Gemalto Takes The Lenovo Approach: Denies Any Real Risk From NSA Hacking Its Encryption Keys

from the nothing-to-see-here... dept

Apparently, execs at Gemalto went to the same crisis management training program as the top execs at Lenovo. As you probably recall, last week The Intercept revealed that the NSA and GCHQ had hacked into the systems at Gemalto, the world’s largest maker of SIM cards for mobile phones, in order to get access to their encryption keys. This is a pretty massive security breach, allowing these intelligence agencies to decrypt calls that people thought were encrypted. But Gemalto insists its SIM cards are perfectly secure:

?Initial conclusions already indicate that Gemalto SIM products (as well as banking cards, passports and other products and platforms) are secure and the Company doesn?t expect to endure a significant financial prejudice.?

This sounds an awful lot like Lenovo’s initial reaction to the reports about the Superfish/Komodia vulnerability it shoved onto many of its customers computers, saying (totally incorrectly):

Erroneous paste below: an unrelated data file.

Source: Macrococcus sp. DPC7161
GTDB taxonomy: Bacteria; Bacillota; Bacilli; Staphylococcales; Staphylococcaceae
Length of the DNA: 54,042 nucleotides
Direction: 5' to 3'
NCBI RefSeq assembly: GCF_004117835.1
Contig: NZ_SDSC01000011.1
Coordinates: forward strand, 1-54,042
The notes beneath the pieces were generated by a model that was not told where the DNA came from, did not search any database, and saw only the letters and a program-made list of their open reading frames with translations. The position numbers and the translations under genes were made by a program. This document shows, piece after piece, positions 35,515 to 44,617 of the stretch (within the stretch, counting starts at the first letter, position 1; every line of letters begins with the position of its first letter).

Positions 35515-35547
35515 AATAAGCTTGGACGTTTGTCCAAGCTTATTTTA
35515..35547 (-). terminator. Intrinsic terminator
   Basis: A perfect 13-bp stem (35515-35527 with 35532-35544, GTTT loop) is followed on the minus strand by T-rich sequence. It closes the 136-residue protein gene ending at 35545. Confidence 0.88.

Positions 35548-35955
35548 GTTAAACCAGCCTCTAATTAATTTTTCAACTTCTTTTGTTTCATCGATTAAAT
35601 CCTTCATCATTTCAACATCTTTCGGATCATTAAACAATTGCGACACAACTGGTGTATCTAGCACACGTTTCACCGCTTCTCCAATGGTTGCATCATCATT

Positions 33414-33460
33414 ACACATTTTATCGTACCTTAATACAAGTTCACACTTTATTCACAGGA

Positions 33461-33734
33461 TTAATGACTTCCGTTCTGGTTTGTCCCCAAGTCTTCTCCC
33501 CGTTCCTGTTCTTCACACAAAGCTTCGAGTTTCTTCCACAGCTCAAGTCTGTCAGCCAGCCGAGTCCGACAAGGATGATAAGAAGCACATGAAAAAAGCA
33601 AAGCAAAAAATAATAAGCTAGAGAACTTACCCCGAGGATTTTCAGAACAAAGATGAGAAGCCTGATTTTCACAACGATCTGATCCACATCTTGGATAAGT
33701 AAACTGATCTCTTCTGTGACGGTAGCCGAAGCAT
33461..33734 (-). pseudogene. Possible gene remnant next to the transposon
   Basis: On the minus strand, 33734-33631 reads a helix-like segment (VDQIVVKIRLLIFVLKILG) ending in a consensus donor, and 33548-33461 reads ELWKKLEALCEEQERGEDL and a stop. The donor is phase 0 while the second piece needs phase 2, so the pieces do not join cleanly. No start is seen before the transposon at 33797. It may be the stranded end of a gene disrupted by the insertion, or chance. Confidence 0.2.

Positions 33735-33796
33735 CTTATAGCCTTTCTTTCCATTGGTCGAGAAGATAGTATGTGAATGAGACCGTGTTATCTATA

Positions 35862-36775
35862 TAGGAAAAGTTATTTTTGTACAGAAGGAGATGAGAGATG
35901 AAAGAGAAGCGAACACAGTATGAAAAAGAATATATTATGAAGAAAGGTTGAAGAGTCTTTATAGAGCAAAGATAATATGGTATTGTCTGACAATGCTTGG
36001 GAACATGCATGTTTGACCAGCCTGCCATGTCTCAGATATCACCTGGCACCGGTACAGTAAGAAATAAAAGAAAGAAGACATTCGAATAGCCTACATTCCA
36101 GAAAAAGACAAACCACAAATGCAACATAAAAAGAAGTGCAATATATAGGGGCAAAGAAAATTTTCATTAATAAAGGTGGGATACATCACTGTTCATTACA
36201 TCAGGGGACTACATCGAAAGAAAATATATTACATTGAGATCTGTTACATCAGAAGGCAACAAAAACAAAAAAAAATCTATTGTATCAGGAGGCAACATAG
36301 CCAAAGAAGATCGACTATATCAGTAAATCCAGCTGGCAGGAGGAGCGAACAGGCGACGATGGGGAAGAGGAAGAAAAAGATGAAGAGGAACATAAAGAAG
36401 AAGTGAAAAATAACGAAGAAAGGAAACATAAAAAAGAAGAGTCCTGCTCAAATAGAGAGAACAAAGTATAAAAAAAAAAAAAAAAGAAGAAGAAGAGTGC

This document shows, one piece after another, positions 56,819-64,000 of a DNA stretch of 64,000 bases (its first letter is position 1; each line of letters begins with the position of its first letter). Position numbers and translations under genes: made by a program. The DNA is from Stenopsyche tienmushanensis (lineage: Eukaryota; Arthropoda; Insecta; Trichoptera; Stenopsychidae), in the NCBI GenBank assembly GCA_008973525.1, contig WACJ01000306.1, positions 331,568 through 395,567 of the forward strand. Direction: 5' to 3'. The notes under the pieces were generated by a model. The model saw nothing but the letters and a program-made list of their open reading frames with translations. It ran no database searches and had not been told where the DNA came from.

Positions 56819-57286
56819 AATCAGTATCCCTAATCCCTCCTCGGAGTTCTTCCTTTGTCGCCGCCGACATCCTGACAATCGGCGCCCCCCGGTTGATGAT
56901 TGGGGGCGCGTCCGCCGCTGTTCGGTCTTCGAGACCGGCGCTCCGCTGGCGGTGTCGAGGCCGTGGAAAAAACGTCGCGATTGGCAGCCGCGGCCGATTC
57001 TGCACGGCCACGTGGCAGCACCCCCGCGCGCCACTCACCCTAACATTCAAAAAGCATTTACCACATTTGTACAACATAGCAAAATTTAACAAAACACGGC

We have thoroughly investigated this technology and do not find any evidence to substantiate security concerns.

Lenovo, at least, pretty quickly changed its tune and admitted to it being a major problem. Of course, there are some differences here. With Lenovo, the company had made the choice to include Superfish — whereas the Gemalto hacking was done (obviously) without the company’s knowledge. You’d hope that the company would be much more upfront about the seriousness of the issue, rather than insisting that everything is just fine and dandy.

Of course, it’s that last phrase — about not having to “endure a significant financial prejudice” — that shows what’s really going on. Gemalto’s stock price took a huge hit, and the company is trying to assure investors that everything is okay — not necessarily its customers. See if you can tell when the news about this came out?

So now the question is, which is more important to Gemalto? Keeping its stock price up or its users secure?

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Comments on “Gemalto Takes The Lenovo Approach: Denies Any Real Risk From NSA Hacking Its Encryption Keys”

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Anonymous Coward says:

Re: Re: Re:

Yes, the NSA is making very clear they want to take full power. This is quite literally how to usurp a throne.